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This article in SSSAJ

  1. Vol. 56 No. 3, p. 921-927
    Received: Mar 14, 1991

    * Corresponding author(s):


Mineralization of Nitrogen and Phosphorus from Soil Organic Matter in Southern Pine Plantations

  1. P. J. Polglase,
  2. E. J. Jokela and
  3. N. B. Comerford 
  1. Dep. of Forestry, 118 Newins-Ziegler Hall
    Dep. of Soil Science, 2169 McCarty Hall, Univ. of Florida, Gainesville, FL 32611-0303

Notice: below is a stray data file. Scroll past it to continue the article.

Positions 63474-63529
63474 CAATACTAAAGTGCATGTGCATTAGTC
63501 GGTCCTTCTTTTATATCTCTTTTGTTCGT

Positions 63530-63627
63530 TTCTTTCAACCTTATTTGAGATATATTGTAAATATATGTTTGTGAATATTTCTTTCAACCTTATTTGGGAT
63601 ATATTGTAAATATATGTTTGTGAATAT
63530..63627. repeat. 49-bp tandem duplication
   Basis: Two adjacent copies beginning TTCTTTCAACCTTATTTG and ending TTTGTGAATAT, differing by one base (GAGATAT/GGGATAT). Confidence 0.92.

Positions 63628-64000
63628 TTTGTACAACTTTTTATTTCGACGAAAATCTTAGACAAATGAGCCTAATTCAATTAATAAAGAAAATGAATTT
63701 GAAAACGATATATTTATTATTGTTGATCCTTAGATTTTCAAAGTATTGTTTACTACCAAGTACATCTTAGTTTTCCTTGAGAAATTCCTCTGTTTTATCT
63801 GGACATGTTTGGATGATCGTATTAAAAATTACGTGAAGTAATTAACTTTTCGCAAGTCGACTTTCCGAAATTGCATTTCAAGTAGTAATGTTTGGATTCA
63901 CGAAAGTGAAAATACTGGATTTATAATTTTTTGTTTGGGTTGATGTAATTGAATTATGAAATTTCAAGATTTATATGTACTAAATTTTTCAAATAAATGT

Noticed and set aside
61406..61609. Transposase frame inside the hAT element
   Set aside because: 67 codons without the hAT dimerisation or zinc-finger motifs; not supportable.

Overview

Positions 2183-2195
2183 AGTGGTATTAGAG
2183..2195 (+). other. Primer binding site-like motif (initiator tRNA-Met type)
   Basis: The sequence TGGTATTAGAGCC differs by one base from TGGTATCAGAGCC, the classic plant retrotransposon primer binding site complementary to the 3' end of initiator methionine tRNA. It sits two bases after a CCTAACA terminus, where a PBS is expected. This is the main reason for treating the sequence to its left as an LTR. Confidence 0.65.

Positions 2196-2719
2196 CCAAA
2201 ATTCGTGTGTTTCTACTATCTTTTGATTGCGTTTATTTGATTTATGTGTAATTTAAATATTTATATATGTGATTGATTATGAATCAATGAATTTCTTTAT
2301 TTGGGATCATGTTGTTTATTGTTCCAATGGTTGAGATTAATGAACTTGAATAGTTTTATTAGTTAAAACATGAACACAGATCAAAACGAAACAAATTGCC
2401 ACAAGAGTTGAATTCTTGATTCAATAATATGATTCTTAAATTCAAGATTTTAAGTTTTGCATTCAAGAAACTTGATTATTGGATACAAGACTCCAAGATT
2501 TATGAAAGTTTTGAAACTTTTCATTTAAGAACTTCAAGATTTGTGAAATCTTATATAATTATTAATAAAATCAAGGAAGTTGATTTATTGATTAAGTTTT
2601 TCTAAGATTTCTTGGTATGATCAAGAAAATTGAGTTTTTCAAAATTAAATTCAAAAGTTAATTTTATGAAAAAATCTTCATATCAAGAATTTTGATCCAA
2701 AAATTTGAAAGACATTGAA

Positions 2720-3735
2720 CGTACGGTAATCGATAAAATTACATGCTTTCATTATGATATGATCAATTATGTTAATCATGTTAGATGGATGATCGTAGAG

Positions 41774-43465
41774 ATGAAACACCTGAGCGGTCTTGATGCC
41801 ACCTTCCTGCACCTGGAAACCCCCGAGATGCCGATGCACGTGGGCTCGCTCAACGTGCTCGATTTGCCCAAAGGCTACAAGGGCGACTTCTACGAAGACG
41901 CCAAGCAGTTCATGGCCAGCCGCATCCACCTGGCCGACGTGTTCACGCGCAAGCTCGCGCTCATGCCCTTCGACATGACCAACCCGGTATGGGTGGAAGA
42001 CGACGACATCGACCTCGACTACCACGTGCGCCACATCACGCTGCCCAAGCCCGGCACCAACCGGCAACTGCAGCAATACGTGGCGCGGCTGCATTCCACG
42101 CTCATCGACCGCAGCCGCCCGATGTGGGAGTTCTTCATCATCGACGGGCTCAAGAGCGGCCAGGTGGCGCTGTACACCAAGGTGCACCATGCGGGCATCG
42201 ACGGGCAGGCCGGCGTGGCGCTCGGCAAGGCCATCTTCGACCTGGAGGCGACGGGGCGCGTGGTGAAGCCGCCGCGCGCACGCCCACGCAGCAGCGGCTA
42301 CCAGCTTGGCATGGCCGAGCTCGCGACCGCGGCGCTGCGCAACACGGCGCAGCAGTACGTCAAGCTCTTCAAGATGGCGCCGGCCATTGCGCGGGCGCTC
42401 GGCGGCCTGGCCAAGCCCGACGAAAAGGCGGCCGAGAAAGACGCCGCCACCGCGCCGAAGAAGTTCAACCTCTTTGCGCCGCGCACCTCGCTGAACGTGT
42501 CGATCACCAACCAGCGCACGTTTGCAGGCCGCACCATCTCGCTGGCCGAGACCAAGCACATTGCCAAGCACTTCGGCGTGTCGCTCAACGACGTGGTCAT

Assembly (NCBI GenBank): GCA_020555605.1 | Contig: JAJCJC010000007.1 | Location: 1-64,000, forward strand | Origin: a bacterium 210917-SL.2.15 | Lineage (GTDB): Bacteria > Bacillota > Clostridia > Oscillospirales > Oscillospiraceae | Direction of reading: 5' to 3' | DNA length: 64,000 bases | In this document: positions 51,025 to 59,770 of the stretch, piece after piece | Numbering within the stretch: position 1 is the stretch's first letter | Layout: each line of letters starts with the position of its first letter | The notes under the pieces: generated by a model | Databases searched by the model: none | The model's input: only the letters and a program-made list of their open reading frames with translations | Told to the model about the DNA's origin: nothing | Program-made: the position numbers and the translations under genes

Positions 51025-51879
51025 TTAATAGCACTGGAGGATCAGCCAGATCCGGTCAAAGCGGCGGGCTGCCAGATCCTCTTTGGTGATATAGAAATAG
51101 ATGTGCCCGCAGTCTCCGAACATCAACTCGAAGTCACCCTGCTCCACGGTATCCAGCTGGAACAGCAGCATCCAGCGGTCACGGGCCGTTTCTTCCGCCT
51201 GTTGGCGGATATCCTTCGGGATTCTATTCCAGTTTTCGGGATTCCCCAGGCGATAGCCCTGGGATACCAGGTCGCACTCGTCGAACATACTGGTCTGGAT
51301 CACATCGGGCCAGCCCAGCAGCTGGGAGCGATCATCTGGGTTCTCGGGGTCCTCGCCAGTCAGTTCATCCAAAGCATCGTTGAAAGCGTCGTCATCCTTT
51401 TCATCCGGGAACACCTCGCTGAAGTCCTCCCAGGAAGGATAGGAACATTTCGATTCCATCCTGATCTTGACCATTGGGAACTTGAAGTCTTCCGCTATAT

Sustained weed control and/or annual applications of fertilizer have accelerated stand development of young slash pine (Pinus elliottii Engelm. var. elliottii) and loblolly pine (P. taeda L.) growing on Spodosols in Florida. Productivity of these plantations will depend largely on the extent to which nutrients are recycled through soil organic matter derived from decomposition of fresh residues. We attempted to sample this newly formed soil organic matter and measured the effects of weed control and fertilizer treatments on N and P mineralization under laboratory conditions (42-d aerobic incubation). Sequential in situ containments using interbed soil were used to provide information on field rates of mineralization. The laboratory study demonstrated that specific N mineralization was little affected by cultural treatment. In contrast, specific P mineralization was consistently increased by fertilizer application, both in the laboratory and in situ. This suggests that, in organic residues, the general composition of P substrates was altered by fertilizer application, while organic-N substrates remained unaffected. The effect of weed control inhibited specific N and P mineralization in the laboratory, indicating that organic residues of understory vegetation are a better supply of available N and P than are organic residues of pine. In fertilized plots and for P, annual rates of in situ mineralization were large relative to demand (uptake) by vegetation. The recycling of P through organic residues of fertilized plots has the potential to enhance long-term productivity beyond the immediate benefits derived from fertilizer uptake.

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